Friday, August 9, 2019

Midnight in Chernobyl: The Untold Story of tre World's Greatest Nuclear Disaster

Adam Higginbotham's detailed history of the 1986 Chernobyl reactor explosion, Midnight in Chernobyl:  The Untold Story of the World's Greatest Nuclear Disaster, was a must read for me.  I've been hooked on all things nuclear since I first debated nuclear arms control in high school.  I couldn't have been more than 16 or 17 when my study of the topic convinced me that only a species hellbent on suicide would allow these civilization ending weapons to continue to exist.  As decades slipped by, despite occasional progress on arms control, my early optimism has waned.  What was and is evident to a kid seems to be naïve foolishness to the adults.  The world has reduced its warhead count from about 70,000 at the time of Chernobyl to some 14,000 today.  Oh joy!  Considering it would only take 100 Hiroshima size bombs to cause a nuclear winter lasting 10-25 years and causing many millions to die of starvation and cold, what would be the impact of using the larger, more powerful weapons of today?  The use of one megaton bombs (of which the US and Russia have thousands) in an exchange of only 100-300 weapons, might be enough to kill most of the humans on the planet through the initial blast, radioactive fallout, and the environmental and infrastructure damage that follows.  

Most folks would say that humans are too wise to let these weapons get out of control.  These are cards no one ever intends to play, so don't worry.  For these people I can only say, "Read Higginbotham's book."  Part of the book is the minute-by-minute account of a disaster unfolding, the kind of page turning prose that those obsessed with disasters love.  You know it will end badly, but you love the pseudo-suspense created by the identification of moments when a different decision could have changed history.  Higginbotham helpfully explains these events for those of us who are less educated in the nuclear physics necessary to understand this massively complicated atomic machine.  Higginbotham then describes the history of the giant reactors used at Chernobyl, the RBMK-1000 model, containing some 190 tons of enriched uranium in 1600 heat resistant zirconium pressure tubes, moderated by some 1700 tons of graphite blocks.  Producing some 1,000 megawatts of electricity, the RBMK is twenty times the size of Western reactors.  The Russians, like  Texans, are attracted to size.

Unfortunately, the RBMK-1000 had some flaws designed in.  These flaws, once discovered by the USSR's atomic authority, were dealt with by traditional bureaucratic methods:  denial, obfuscation, and crossed fingers.  If the reactor were properly operated, the folks who designed the reactor told themselves, the circumstances that lead to disaster would never come about.  Correcting the RBMK-1000's problems could only be done at enormous expense and would cause career ending outages of power.  Best to tighten the blinders around the eyes and have some good vodka to drive away the demons.

Once a reactor is operating, it uses neutrons created by colliding uranium atoms to sustain the reaction that creates the heat driving the turbines producing the electricity.  Starve a reaction of neutrons and the reaction stops.  It's that simple.  Unhappily for nuclear engineers, all neutrons are not created equal.  Ninety-nine per cent of them are too fast to be controlled in any effective manner.  The remaining one per cent are the slow neutrons which can be stopped by dropping boron control rods into the heart of the reactor.  This uncomfortable fact of physics makes producing energy a delicate proposition.  You can only play around with a tiny fraction of the process.  There really is no room for error because you have so little real control.  It's like riding an elephant:  you may think you're in charge, but the beast will go wherever it really wants to go.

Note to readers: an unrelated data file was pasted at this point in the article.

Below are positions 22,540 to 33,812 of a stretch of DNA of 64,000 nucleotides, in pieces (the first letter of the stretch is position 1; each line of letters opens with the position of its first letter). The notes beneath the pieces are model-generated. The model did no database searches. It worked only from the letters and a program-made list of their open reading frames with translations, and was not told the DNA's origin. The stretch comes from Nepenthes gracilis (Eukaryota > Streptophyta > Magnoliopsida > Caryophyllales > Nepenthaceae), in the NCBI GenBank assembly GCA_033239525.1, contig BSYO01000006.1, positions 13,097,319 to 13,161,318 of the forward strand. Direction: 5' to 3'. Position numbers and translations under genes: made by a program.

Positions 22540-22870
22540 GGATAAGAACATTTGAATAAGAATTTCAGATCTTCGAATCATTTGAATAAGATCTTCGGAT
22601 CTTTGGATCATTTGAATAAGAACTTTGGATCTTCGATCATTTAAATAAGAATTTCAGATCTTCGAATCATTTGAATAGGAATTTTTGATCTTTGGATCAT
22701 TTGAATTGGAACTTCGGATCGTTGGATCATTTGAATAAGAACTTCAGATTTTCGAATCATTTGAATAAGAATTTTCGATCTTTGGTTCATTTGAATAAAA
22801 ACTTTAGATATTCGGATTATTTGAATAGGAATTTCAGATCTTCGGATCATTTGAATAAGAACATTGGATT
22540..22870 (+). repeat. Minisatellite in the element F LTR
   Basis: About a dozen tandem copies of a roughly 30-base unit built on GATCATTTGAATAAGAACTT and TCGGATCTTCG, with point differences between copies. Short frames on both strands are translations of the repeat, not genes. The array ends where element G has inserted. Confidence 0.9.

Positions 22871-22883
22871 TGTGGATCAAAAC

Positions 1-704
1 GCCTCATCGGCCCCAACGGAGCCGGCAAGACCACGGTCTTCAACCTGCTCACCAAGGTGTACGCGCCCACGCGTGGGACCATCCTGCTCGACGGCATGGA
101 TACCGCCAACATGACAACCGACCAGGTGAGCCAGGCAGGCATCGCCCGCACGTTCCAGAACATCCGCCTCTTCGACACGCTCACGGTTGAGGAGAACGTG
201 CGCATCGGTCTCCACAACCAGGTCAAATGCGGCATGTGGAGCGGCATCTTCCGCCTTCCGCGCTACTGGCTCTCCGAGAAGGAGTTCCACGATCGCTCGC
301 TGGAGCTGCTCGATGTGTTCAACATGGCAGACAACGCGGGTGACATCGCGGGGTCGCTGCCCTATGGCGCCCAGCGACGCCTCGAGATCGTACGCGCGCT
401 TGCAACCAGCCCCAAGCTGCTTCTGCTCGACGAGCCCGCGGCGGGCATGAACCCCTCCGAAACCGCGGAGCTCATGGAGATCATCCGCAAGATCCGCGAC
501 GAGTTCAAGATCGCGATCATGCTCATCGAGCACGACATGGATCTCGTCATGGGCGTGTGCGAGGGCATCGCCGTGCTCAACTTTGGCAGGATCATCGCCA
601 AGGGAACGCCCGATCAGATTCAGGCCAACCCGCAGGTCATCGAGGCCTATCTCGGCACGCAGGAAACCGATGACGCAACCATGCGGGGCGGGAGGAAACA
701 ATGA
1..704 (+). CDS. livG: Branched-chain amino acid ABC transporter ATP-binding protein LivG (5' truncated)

Which is what happened on April 25-26, 1986 in Chernobyl.  Thirty-one people died from acute radiation poisoning within a few months of the accident.  Sound like a small number?  It is.  Basically, the government decided to stop counting after that.  The World Health Organization says four thousand children developed thyroid cancer after the blast, killing nine.  Still too small a number to worry about?  WHO thinks about five thousand fatal cancers will develop in the most heavily contaminated regions of the former USSR, as well as some twenty-five thousand additional cancers in the whole part of Europe downwind.  All that is, the UN scientists conclude, statistically insignificant in the population of the more than five million people exposed.  All this tells us is that this is not a problem for scientists.  We're talking unnecessary death and suffering.  Without the political decision to go for broke to produce nuclear power no one would have died, or had to suffer from cancer.

But we've learned our lesson, right?  The atomic power industry, chastened by Chernobyl and the Fukushima disaster in 2011 is on the decline in the western world.  New industrial scale reactors may be planned in China and other non-western countries, but they will utilize new, ground breaking, atomic technology like liquid fluoride thorium reactors.  These "forth generation" units are so much safer that you don't even need a containment building.  They are more efficient and produce far less radioactive waste, with half-lives of a few hundred rather than thousands of years.  Oh, please.

Which brings me back to my initial rant about the danger of nuclear weapons.  Look, folks, the same scientists and politicians, generals, admirals and CEO's in the same massive bureaucracies control nuclear arms that control nuclear power.  Why do we continue to trust them with all this?

I hope Higginbotham's book is read by many.  I hope enough of us get the message to demand change.




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